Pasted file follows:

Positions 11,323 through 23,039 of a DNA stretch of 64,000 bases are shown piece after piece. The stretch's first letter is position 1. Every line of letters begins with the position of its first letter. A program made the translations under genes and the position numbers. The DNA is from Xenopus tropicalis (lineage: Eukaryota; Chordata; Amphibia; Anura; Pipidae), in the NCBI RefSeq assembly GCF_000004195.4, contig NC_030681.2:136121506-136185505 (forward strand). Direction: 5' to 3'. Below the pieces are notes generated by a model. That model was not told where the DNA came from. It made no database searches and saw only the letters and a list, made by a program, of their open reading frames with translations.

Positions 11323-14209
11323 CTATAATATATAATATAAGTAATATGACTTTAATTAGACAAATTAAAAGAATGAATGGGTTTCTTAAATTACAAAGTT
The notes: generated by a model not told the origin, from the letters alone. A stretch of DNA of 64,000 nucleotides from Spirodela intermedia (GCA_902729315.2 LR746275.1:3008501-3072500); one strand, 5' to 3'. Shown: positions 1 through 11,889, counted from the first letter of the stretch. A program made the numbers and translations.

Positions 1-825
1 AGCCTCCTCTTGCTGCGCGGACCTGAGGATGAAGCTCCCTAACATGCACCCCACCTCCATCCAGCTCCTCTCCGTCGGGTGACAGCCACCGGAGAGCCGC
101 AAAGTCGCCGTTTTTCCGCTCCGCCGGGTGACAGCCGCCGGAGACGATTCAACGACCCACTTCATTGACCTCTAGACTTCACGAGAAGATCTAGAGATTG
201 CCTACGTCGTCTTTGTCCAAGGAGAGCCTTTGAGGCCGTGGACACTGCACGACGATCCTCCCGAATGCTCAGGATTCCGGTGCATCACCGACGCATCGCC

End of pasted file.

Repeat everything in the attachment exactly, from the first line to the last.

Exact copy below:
Positions 11,323 through 23,039 of a DNA stretch of 64,000 bases are shown piece after piece. The stretch's first letter is position 1. Every line of letters begins with the position of its first letter. A program made the translations under genes and the position numbers. The DNA is from Xenopus tropicalis (lineage: Eukaryota; Chordata; Amphibia; Anura; Pipidae), in the NCBI RefSeq assembly GCF_000004195.4, contig NC_030681.2:136121506-136185505 (forward strand). Direction: 5' to 3'. Below the pieces are notes generated by a model. That model was not told where the DNA came from. It made no database searches and saw only the letters and a list, made by a program, of their open reading frames with translations.

Positions 11323-14209
11323 CTATAATATATAATATAAGTAATATGACTTTAATTAGACAAATTAAAAGAATGAATGGGTTTCTTAAATTACAAAGTT
The notes: generated by a model not told the origin, from the letters alone. A stretch of DNA of 64,000 nucleotides from Spirodela intermedia (GCA_902729315.2 LR746275.1:3008501-3072500); one strand, 5' to 3'. Shown: positions 1 through 11,889, counted from the first letter of the stretch. A program made the numbers and translations.

Positions 1-825
1 AGCCTCCTCTTGCTGCGCGGACCTGAGGATGAAGCTCCCTAACATGCACCCCACCTCCATCCAGCTCCTCTCCGTCGGGTGACAGCCACCGGAGAGCCGC
101 AAAGTCGCCGTTTTTCCGCTCCGCCGGGTGACAGCCGCCGGAGACGATTCAACGACCCACTTCATTGACCTCTAGACTTCACGAGAAGATCTAGAGATTG
201 CCTACGTCGTCTTTGTCCAAGGAGAGCCTTTGAGGCCGTGGACACTGCACGACGATCCTCCCGAATGCTCAGGATTCCGGTGCATCACCGACGCATCGCC